[Deathpenalty] death penalty news----worldwide
rhalperi at mail.smu.edu
Tue Mar 28 10:52:05 EST 2006
Kyrgyzstan's forgotten death row prisoners
Soyuzbek Kaldarov, sentenced to death in 1999 for the murder of 2
policemen, is trapped in a legal limbo.
His home country of Kyrgyzstan imposed a moratorium on firing-squad
executions in 1998 so he cannot be put to death, but the courts continue
to hand down death sentences, leaving Kaldarov and others with indefinite
stretches on death row.
Around 200 inmates are stuck in the same legal vacuum, waiting in
crumbling Soviet-era cells where tuberculosis and drug abuse are rife.
A bear-like 29-year-old with unsmiling eyes, Kaldarov says the thought of
death rarely leaves him.
"I wouldn't wish my enemies to die in such suffering," he says slowly,
staring blankly at the floor of his gloomy underground prison cell in the
Kyrgyz capital Bishkek.
A spate of riots in jails last year threatened to trigger a national
crisis when inmates shot a member of parliament who was visiting one
The mutinies in at least five prisons -- not including Kaldarov's --
lasted for 2 weeks in October, causing prison wardens to flee. The
violence was eventually quelled by troops who stormed the jails, killing 4
Although the unrest briefly drew attention to decrepit prisons in the
mountainous state northwest of China, Kyrgyzstan has lurched from crisis
to crisis since its former President Askar Akayev fled violent protests a
year ago, and the subject was soon forgotten.
President Kurmanbek Bakiyev, who came to power after Akayev was ousted,
has vowed to replace the death penalty with life sentences. But critics
say the new leadership has largely neglected the issue.
"We have to decide on the death penalty once and for all: yes or no," said
Kubatbek Baibolov, a member of parliament. "We can't continue to hang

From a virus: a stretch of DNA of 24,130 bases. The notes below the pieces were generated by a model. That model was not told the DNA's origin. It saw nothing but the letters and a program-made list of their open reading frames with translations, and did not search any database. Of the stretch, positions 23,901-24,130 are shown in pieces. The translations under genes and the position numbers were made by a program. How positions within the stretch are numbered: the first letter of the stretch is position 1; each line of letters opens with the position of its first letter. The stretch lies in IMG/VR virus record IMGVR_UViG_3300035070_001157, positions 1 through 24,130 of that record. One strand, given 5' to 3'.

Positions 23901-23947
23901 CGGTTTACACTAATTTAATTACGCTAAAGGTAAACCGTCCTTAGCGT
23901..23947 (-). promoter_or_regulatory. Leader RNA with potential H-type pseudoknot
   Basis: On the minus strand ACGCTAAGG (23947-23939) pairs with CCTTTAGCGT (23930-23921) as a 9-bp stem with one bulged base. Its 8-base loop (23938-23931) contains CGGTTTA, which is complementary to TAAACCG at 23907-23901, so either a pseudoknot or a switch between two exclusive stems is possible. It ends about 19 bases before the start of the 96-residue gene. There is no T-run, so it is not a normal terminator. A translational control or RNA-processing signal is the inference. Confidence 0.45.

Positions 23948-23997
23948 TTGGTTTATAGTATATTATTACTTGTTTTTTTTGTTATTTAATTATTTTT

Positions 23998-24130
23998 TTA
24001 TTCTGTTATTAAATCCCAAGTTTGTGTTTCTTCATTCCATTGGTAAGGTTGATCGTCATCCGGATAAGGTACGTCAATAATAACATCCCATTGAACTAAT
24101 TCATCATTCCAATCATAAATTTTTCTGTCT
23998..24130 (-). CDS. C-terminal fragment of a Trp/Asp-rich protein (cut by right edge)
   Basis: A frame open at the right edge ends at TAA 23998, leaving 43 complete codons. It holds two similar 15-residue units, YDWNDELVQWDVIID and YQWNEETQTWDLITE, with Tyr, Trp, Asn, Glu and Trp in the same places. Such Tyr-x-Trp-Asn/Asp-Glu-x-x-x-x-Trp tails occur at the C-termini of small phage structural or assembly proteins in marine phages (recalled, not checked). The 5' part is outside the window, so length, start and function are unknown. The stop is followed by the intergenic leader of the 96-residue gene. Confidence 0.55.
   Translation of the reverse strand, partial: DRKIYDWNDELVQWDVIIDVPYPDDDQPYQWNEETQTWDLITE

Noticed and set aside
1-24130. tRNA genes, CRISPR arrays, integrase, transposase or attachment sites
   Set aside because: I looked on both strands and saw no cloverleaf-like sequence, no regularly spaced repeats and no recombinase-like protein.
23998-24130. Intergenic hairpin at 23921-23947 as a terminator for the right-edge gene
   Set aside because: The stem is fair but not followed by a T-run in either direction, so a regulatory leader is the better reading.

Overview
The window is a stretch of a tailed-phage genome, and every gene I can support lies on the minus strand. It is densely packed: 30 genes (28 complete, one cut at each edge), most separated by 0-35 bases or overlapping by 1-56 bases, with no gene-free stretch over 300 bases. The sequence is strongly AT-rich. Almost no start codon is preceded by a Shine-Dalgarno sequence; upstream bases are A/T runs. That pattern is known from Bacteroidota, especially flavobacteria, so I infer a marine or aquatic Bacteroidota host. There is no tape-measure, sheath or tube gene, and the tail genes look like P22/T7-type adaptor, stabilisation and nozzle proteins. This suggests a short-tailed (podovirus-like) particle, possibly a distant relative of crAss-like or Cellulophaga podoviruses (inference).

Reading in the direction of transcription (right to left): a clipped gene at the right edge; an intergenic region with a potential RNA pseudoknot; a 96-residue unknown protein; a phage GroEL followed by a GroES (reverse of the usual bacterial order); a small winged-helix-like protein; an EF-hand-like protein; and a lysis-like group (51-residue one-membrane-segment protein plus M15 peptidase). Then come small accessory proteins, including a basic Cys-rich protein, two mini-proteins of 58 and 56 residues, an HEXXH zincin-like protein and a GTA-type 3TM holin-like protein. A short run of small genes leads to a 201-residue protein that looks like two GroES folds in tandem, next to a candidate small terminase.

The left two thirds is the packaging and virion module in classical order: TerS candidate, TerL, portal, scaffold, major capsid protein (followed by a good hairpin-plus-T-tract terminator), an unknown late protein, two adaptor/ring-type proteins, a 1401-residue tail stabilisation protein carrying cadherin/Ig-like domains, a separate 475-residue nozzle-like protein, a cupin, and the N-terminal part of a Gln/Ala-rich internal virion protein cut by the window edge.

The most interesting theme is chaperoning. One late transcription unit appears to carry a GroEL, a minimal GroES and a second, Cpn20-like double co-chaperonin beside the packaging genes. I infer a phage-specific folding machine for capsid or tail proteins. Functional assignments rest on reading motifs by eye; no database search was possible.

between heaven and earth."
Terrorism, murder and the rape of minors all still carry theoretical death
penalties that are not carried out.
Death-row convicts to mount appeal
Lawyers for 3 men on death row in Poso, Central Sulawesi, are planning to
seek a presidential pardon and a Supreme Court review of the case for the
second time because they have new evidence.
Lawyer Ignatius Iryanto said Monday the defense team would use the new
evidence to petition the Supreme Court to review the case a 2nd time.
Earlier, the President and the Supreme Court rejected the requests by the
three men, who are farmers.
Iryanto said the lawyers would present nine witnesses to testify that the
three Christian convicts -- Fabianus Tibo, Marinus Riwu and Dominggus da
Silva -- did not mastermind a series of attacks on Muslims between 2000
and 2001 in Poso.
Iryanto spoke after the defense team met People's Consultative Assembly
Speaker Hidayat Nur Wahid to ask him for his support.
"Pak Hidayat supports us in our bid to find the truth," he said.
If a stay of execution is not granted until the court hears new evidence,
the 3 men will face a police firing squad before the end of the month.
Attorney General Abdul Rahman Saleh recently said the arrangements for the
execution were almost ready.
A commission for Missing Persons and Victims of Violence (Kontras)
spokesman said a quick execution of the convicts without following due
process would destroy people's trust in the authorities and make it more
difficult to find those behind other attacks in the area.
Central Sulawesi branch office head Leonardo said the executions of the
men could also trigger new conflict in Poso.
"We are worried about the government's indecisiveness in handling
terrorist and violence in Poso and the surrounding area," Edmond said.
The government had done little to end the violence, he said. The latest
bomb attack in Toini village, Poso Pesisir, on March 22, was already the
8th this year, he said.
Residents were doing a better job than security forces at finding hidden
bombs, Edmond said, also proof that their help and trust was vital in
ending the conflict.
The men were jailed in April 2001 after the Poso District Court found them
guilty of masterminding and carrying out 3 attacks on Muslims in the city
in 2000 at the height of the sectarian violence in the area. More than 200
people died in the attacks.
Lawyers for the men later presented evidence in the form of witness
testimonies, who said the 3 men were not behind the attacks. They gave a
list of 16 people they said were the true culprits to Poso Police.
(source: Jakarta Post)
Afghan Christian Convert Is Released
An Afghan Christian convert who had faced a possible death sentence for
abandoning Islam has been released from detention, the Afghan justice
minister said on Tuesday.
"I can confirm that he was released," said Justice Minister Sarwar Danish.
"He is not in detention. I do not know if he is with his family or where,
but he has been acquitted."
A senior judicial official said Abdur Rahman, 40, had been moved from
Kabul's main prison to a medical facility, but was still in the custody of
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